The aim of this study was to investigate differences of the spatiotemporal parameters in a 100-m sprint among elite, sub-elite, and non-elite sprinters with a unilateral transtibial amputation. Using publicly available Internet broadcasts, we analyzed 125, 19, and 33 records from 30 elite, 12 sub-elite, and 22 non-elite sprinters, respectively. For each sprinter's run, the average velocity, step frequency, and step length were calculated using the number of steps in conjunction with the official race time. Average velocity was greatest in elite sprinters (8...
2016: PloS One
T Exell, G Irwin, M Gittoes, D Kerwin
The aim of this study was to empirically examine the interaction of athlete-specific kinematic kinetic and strength asymmetry in sprint running. Bilateral ground reaction force and kinematic data were collected during maximal velocity (mean = 9.05 m/s) sprinting for eight athletes. Bilateral ground reaction force data were also collected while the same athletes performed maximal effort squat jumps. Using novel composite asymmetry scores, interactions between kinematic and kinetic asymmetry were compared for the group of sprinters...
September 27, 2016: Scandinavian Journal of Medicine & Science in Sports
Adam Brazil, Timothy Exell, Cassie Wilson, Steffen Willwacher, Ian Bezodis, Gareth Irwin
The aim of this study was to examine lower limb joint kinetics during the block and first stance phases in athletic sprinting. Ten male sprinters (100 m PB, 10.50 ± 0.27 s) performed maximal sprint starts from blocks. External force (1000 Hz) and three-dimensional kinematics (250 Hz) were recorded in both the block (utilising instrumented starting blocks) and subsequent first stance phases. Ankle, knee and hip resultant joint moment, power and work were calculated at the rear and front leg during the block phase and during first stance using inverse dynamics...
September 6, 2016: Journal of Sports Sciences
Stacey M Rigney, Anne Simmons, Lauren Kark
Lower-limb amputees commonly utilize non-articulating energy storage and return (ESAR) prostheses for high impact activities such as sprinting. Despite these prostheses lacking an articulating ankle joint, amputee gait analysis conventionally features a two-link segment model of the prosthetic foot. This paper investigated the effects of the selected link segment model׳s marker-set and geometry on a unilateral amputee sprinter׳s calculated lower-limb kinematics, kinetics and energetics. A total of five lower-limb models of the Ottobock(®) 1E90 Sprinter were developed, including two conventional shank-foot models that each used a different version of the Plug-in-Gait (PiG) marker-set to test the effect of prosthesis ankle marker location...
October 3, 2016: Journal of Biomechanics
Simone Ciacci, Franco Merni, Sandro Bartolomei, Rocco Di Michele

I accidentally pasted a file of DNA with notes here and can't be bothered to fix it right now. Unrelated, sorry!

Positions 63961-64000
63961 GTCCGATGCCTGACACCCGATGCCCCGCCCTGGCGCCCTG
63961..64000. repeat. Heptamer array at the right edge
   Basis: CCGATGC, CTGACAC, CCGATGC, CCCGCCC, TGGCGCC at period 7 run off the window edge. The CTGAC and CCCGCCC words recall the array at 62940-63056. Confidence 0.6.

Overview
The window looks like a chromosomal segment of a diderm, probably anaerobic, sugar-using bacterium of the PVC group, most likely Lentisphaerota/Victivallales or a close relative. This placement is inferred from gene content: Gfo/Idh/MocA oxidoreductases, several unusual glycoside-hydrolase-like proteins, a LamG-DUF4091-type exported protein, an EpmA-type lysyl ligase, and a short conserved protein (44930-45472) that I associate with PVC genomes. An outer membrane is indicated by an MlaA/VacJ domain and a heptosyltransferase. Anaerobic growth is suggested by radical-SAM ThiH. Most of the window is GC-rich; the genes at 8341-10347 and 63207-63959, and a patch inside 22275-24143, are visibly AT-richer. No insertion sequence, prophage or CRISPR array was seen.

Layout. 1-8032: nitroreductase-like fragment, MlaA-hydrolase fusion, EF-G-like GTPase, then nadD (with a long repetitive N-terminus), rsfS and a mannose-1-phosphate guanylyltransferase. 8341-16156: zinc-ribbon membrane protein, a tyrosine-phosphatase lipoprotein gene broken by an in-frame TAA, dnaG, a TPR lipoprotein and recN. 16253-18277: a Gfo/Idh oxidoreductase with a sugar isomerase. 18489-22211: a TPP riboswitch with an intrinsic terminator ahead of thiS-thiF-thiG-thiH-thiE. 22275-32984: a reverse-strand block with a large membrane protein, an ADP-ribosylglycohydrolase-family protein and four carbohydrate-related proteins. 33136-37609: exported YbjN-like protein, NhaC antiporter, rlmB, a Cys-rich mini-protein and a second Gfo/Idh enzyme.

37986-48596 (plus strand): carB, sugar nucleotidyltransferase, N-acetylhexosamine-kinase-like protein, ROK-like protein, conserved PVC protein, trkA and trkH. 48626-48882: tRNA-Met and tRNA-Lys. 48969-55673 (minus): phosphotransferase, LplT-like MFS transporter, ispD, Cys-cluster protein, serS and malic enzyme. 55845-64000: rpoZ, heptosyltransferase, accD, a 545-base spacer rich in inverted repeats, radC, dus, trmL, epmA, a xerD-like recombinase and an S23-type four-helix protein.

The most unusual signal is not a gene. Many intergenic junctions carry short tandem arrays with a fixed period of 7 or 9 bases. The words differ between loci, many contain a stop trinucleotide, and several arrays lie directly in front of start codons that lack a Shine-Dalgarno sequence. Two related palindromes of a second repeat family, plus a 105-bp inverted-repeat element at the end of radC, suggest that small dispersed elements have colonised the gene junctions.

The start kinematics has been reported to differ between male and female sprinters. This study aimed to determine whether kinematic differences between the sexes are attributable to an effect of sex per se, or rather to the absolute performance level of the sprinters, quantified by the 100-m time. A total of 20 sprinters (10 M, 10 F), including world-class and elite athletes, were assessed. Start phases from the "set" position to the first two steps were analysed. Linear regression analyses showed a few significant differences between sexes when taking into account the effect of performance level: M had shorter pushing phase duration, higher horizontal velocity at block clearing, and shorter contact times of the first two steps...
August 19, 2016: Journal of Sports Sciences
Takaya Yoshimoto, Yohei Takai, Hiroaki Kanehisa
This study investigated acute effects of different conditioning activities on sprint performance of collegiate sprinters using a randomized, crossover design. Male sprinters (N = 10; 20.1 ± 0.6 years; 174.6 ± 4.4 cm; 66.7 ± 3.5 kg; 100-m race personal best time, 11.46 ± 0.57 s; means ± SDs) performed two 60-m sprints and one of three treatments within the same day, with an interval of 2 days between the treatments. The baseline sprint was followed by one of three different conditioning activities: mini-hurdles, bounding jumps, or a free sprint...
2016: SpringerPlus
Gertjan Ettema, David McGhie, Jørgen Danielsen, Øyvind Sandbakk, Thomas Haugen
Accelerated running is characterised by a continuous change of kinematics from one step to the next. It has been argued that breakpoints in the step-to-step transitions may occur, and that these breakpoints are an essential characteristic of dynamics during accelerated running. We examined this notion by comparing a continuous exponential curve fit (indicating continuity, i.e., smooth transitions) with linear piecewise fitting (indicating breakpoint). We recorded the kinematics of 24 well trained sprinters during a 25 m sprint run with start from competition starting blocks...